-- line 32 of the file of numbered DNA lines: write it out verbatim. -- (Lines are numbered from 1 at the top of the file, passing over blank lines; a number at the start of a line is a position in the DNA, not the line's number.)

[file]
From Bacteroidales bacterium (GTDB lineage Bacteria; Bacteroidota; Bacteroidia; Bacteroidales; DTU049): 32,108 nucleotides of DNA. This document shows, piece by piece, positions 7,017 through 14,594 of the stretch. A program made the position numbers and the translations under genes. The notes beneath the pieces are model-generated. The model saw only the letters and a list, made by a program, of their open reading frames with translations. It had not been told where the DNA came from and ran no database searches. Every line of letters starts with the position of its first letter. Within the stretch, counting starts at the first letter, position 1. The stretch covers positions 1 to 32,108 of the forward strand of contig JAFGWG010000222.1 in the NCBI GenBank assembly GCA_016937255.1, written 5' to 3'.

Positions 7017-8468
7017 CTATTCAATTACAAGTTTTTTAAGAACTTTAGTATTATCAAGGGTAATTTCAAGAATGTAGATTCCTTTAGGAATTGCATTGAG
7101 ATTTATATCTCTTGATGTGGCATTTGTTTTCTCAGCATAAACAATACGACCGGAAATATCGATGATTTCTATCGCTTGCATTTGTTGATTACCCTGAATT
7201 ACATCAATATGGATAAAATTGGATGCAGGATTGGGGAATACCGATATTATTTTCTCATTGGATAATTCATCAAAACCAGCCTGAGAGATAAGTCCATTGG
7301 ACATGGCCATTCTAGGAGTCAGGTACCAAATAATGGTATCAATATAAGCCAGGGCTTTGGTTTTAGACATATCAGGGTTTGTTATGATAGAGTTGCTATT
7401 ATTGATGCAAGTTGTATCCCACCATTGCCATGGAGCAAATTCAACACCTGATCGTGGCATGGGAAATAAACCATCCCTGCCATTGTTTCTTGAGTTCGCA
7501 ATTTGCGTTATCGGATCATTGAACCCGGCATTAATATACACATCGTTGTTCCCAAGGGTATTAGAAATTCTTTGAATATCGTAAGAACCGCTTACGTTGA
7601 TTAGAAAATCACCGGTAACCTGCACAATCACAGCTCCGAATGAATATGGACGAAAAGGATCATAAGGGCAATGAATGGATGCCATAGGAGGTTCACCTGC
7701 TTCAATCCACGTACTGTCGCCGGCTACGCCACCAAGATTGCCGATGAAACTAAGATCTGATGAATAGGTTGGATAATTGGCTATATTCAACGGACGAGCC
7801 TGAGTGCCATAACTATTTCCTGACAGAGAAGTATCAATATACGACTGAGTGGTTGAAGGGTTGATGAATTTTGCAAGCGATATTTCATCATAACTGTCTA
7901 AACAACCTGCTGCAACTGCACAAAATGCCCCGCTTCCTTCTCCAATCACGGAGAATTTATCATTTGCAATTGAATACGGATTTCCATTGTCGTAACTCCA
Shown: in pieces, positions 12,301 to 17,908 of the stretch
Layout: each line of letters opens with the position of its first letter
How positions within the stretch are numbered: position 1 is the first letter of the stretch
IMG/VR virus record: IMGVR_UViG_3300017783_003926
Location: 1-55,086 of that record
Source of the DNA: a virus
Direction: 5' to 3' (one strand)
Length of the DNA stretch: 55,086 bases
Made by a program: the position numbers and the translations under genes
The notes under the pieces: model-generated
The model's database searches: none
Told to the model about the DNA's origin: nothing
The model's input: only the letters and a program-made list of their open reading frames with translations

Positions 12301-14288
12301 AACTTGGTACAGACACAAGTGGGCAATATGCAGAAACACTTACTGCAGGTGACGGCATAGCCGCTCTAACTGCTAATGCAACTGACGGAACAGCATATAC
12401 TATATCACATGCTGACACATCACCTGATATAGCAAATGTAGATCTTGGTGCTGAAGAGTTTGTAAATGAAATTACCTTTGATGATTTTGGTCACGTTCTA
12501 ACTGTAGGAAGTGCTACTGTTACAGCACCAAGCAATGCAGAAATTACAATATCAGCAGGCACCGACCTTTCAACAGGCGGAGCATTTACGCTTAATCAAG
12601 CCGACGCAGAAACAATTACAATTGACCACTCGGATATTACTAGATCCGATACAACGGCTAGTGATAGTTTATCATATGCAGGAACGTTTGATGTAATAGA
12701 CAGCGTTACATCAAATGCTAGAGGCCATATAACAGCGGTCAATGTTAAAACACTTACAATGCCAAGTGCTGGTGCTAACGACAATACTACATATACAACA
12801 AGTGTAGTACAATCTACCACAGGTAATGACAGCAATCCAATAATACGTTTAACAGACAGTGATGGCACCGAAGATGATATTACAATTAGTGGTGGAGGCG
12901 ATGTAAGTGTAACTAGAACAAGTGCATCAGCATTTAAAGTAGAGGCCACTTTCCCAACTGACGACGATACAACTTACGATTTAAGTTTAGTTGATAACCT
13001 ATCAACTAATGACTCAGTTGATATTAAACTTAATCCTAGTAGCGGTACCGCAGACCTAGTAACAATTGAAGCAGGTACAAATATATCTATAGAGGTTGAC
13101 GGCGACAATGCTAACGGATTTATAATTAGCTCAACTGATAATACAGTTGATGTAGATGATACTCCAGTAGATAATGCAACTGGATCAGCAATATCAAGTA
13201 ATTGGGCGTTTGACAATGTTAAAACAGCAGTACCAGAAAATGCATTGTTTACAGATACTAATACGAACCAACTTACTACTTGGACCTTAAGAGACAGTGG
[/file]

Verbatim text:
12801 AGTGTAGTACAATCTACCACAGGTAATGACAGCAATCCAATAATACGTTTAACAGACAGTGATGGCACCGAAGATGATATTACAATTAGTGGTGGAGGCG